The Wild Man probably is based in reality. During the Middle Ages a sub-culture existed on the fringes of society made up of outlaws and social outcasts. At times individuals made their way into the towns and cities and the Wild Man, Wild Folk, stories began. At the same time the terms also were applied to the mythical race of dwarves who were also called “Moss-Folk”. One folklorist wrote, “they are considered to be dwarfs, and they live in communities. They are grey and old-looking, and are hideously overgrown with moss, giving them a hairy appearance.” (25)
There is another aspect of the Wild Man as a creature removed from accepted society more closely associated with the Green Man. It was Lady Raglan in 1939 who coined the term “Green Man” and who assigned the term to the Wild Man, Jack in the Green and Robin Goodfellow. The Wild Man subculture came to represent those things rejected by the “civilized” elements—those being natural elements found in animal and vegetable life as well as those more “primitive” aspects of humanity. These very basic characteristics of nature came to be those most feared by the Christian society of the day. The many illustrations of the Wild Man of the Middle Ages show a naked individual completely covered in long, shaggy hair with only the face, hands, elbows (and the breasts of the female) exposed. Other illustrations show this very same individual but covered in leaves instead of hair or fur. Matthews believes that the Wild Man “expresses as aspect of the Green Man that is angry”…angry due to the denial of humankind of the rightness of nature. Angry due to the attempts at dominating nature by Christian civilization which promotes the “divine right” of man to subdue the wild. In North America the Wild Man is seen in the ancient legends of Big Foot and Sasquatch—huge human-like figures covered in long hair and leaves. Nineteenth century American folklore tells of a family of Black Foot who attacked a group of gold miners in their California cabin one evening, totally destroying the building and tearing the men apart. Was this a response to the encroachment of “civilized” man? The characteristics of the two are very similar and the react in the same ways. As Matthews writes of the Wild Man that “he can only dwell in such wild spots and avoids those places tamed by humankind, retreating ever deeper into the wilderness to escape the excesses of civilization—its cruelty, greed, and hypocrisy”. (26) So too do these mythic figures in the North American lore.
Clive Hicks, however, noted that the Wild Men and Wild Woman “are not necessarily malevolent and are depicted as helping humanity in some cases…The wild man represents an asset in each of us, the whole reservoir of qualities with which each of us is endowed…”. (27)
Do these mythical “wild men” exist? I believe so. They are part of the mythos of nature and appear at times of stress in the world. They may not be an everyday event but they exist in two worlds at separate times. They are a part of the Green Man spirit and act and react to protect the small wilderness that is left in this teeming world.
1. Eliade, Mircea. Myth and Reality. New York: Harper Torchbooks 1963, 2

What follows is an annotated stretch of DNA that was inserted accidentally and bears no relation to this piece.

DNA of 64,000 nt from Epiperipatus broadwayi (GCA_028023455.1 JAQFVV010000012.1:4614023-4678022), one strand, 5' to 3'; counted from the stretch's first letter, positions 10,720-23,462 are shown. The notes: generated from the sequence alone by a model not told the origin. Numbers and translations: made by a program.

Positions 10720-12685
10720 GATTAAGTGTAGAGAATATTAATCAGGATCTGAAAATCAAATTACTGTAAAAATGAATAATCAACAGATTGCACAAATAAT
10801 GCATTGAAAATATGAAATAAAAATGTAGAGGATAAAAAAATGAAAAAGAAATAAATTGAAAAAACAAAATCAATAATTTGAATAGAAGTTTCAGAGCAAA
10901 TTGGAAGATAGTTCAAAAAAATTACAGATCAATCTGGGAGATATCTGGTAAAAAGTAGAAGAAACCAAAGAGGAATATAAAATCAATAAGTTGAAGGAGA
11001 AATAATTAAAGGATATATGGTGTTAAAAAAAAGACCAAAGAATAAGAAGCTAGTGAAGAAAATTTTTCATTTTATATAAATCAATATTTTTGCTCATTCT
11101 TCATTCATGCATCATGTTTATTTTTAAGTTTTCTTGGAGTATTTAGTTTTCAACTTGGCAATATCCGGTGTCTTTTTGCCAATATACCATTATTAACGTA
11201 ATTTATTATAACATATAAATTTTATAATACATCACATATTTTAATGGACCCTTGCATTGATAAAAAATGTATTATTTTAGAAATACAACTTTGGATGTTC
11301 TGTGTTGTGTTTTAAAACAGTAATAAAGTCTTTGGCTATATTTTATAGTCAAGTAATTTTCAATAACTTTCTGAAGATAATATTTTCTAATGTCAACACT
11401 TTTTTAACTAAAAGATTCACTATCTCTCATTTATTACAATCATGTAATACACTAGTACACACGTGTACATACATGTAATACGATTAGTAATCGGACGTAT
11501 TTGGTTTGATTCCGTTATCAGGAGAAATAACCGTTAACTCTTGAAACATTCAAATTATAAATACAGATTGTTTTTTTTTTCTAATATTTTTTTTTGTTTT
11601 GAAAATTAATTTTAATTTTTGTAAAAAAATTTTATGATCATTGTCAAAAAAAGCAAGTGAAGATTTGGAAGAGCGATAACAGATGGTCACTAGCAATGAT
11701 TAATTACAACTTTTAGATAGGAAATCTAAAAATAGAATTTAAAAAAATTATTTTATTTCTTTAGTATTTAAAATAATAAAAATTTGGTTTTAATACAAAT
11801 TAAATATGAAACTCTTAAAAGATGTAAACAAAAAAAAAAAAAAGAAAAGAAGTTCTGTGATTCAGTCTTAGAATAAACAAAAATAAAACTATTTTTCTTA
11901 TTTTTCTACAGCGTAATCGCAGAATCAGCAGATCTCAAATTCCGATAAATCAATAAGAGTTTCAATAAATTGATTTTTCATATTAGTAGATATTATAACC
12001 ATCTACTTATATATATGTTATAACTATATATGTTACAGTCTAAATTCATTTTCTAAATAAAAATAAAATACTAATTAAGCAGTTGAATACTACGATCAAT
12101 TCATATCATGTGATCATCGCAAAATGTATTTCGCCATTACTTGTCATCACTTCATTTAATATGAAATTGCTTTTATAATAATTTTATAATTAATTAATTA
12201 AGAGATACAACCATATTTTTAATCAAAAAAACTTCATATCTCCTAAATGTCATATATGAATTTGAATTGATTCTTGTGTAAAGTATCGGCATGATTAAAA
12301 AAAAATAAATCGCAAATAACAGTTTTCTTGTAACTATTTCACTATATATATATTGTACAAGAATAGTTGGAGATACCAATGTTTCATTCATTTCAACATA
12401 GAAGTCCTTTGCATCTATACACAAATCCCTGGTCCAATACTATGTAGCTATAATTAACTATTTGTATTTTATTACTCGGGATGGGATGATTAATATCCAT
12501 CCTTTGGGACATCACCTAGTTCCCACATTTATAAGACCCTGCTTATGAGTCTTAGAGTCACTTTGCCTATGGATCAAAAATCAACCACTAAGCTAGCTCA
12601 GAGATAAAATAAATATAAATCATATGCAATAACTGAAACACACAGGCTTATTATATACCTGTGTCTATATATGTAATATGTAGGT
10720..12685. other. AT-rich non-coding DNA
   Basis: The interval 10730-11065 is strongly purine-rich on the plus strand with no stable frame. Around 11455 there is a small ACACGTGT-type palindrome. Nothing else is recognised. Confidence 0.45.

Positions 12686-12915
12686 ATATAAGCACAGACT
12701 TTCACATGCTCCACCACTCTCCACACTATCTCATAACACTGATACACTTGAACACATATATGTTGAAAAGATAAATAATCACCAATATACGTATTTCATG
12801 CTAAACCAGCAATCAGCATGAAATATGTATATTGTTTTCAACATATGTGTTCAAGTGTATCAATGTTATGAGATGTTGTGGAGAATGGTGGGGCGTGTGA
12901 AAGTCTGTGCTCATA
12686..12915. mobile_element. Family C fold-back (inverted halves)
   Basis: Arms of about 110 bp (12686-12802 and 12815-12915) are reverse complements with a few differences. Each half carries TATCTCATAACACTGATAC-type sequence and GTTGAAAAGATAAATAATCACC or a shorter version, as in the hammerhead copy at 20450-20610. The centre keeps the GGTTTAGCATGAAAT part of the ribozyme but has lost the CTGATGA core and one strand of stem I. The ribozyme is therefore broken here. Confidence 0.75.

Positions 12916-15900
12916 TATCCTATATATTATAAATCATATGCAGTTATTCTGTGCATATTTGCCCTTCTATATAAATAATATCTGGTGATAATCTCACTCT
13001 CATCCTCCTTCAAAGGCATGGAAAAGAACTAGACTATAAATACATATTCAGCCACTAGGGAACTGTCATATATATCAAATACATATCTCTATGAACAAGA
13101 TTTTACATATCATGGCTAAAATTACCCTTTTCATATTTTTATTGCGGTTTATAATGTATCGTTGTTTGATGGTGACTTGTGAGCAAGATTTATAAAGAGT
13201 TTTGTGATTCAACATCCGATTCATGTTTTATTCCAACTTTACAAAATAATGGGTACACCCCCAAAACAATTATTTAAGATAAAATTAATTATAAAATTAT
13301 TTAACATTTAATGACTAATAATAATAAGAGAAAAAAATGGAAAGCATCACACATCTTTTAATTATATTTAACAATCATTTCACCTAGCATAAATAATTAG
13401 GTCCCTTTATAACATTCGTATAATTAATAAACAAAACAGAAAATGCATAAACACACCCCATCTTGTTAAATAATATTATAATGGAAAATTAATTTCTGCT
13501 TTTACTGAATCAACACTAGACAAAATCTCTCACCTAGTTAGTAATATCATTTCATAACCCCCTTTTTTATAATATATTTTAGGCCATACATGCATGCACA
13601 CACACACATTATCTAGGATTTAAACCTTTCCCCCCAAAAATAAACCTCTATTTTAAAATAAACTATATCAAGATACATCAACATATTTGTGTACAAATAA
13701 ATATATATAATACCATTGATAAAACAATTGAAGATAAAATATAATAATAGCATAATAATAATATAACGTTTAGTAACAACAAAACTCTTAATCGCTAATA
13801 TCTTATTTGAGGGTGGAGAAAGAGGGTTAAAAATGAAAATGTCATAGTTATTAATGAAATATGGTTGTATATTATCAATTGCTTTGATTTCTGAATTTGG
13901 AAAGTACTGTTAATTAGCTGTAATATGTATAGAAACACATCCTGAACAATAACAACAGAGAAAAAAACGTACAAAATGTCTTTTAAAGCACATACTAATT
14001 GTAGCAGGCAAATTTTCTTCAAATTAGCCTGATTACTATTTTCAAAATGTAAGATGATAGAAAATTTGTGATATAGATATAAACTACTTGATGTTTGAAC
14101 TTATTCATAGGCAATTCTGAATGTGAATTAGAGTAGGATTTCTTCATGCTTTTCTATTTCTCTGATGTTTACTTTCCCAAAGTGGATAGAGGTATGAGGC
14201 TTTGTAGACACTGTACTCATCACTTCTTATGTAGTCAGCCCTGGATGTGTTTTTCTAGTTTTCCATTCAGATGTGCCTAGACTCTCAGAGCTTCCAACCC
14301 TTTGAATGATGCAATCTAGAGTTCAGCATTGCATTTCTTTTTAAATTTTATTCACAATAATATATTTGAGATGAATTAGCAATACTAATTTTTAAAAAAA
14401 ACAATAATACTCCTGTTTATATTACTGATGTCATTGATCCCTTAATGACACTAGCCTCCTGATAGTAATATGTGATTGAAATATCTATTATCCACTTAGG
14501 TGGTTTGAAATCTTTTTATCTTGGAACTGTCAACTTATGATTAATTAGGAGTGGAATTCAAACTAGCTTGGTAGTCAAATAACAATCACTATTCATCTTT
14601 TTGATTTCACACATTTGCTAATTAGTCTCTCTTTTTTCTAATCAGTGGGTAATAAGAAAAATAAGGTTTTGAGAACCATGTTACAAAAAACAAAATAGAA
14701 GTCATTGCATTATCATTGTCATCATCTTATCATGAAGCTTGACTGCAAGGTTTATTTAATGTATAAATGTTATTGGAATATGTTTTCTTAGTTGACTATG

2. Ibid, 1
3. Doel, Fran & Geoff. The Green Man in Britain. Gloucestershire: Tempus Publishing Ltd. 2001, 25
4. Stone, Brian. “The Common Enemy of Man”, in Sir Gawain and the Green Knight, trans. by Brian Stone. London: Penguin Books 1974, 123
5. Cavendish, Richard. “Lancelot and Gawain”, in Legends of the World. New York: Barnes & Noble Books 1994, 243
6. Wakefield, J.D. Legendary Landscapes: Secrets of Ancient Wiltshire Revealed. Marlborough: Nod Press 1999, 95-96
7. Matthews, John. The Quest for the Green Man. Wheaton; Quest Books 2001, 88
8. Ibid 90-91
9. Doel, op cit 79
10. Stone, Brian, editor. Sir Gawain and the Green Knight. London: Penguin Books 1974, 26, 27
11. Ibid, 122
12. Phillips, Daphne. “The Green Man of Fingest”, in Strange Buckinghamshire, http://www.cleaverproperty.co.uk/strange’bucks/fingest.html 11/15/2000
13. Elwell-Sutton, L.P. “The Islamic World: The Two Horned One”, in Legends of the World. Edited by Richard Cavendish. New York: Barnes & Noble Books 1994, 116
16. Matthews, op cit. 30
17. Keightley, Thomas. The Fairy Mythology: Illustrative of the Romance and Superstition of Various Countries. London: G. Bell Publishers 1878
18. Varner, Gary R. Sacred Wells: A Study in the History, Mythology and Meaning of Holy Wells and Waters. Baltimore: PublishAmerica Publishers 2002
19. Bonwick, James. Irish Druids and Old Irish Religions. New York: Barnes & Noble Books 1986, 90 (A reprint of the 1894 edition)
20. Porteous, Alexander. The Lore of the Forest: Myths and Legends. London: Senate Publishers 1996, 91 (A reprint of the 1928 publication Forest Folklore published by George Allen & Unwin, London)
21. Fairies were not always the diminutive and mischievous, green-clad folk of legend. Originally they were the People of Danu, the Tuath-de-Danaan who were the legendary, magical and learned inhabitants of Ireland. After the Milesians gained control of the island they became gods and over time became what we now regard as the Fey, or Fairies. Many of the kings and queens of the Tuath-de-Danaan became the Old Ones, the Gods and Goddesses of Ireland. The Dagda, the Good God, was one of their kings and Boann, his wife, one of their great Goddesses. After the Tuath were defeated by the Milesians, the Dagda became the King of the Fairies and the Fey melted back into the earth, living in the many Fairy mounds and other Otherworld locations.
22. Porteous, op cit, 90
23. Matthews, op cit., 110
24. Matthews, John. Robin Hood: Green Lord of the Wildwood. Glastonbury: Gothic Image Publications 1993, 201
25. Porteous, op cit 93
26. Matthews, John. Quest for the Green Man, op cit 110.
27. Hicks, Clive. The Green Man: A Field Guide. Helhoughton: COMPASSbooks 2000, 7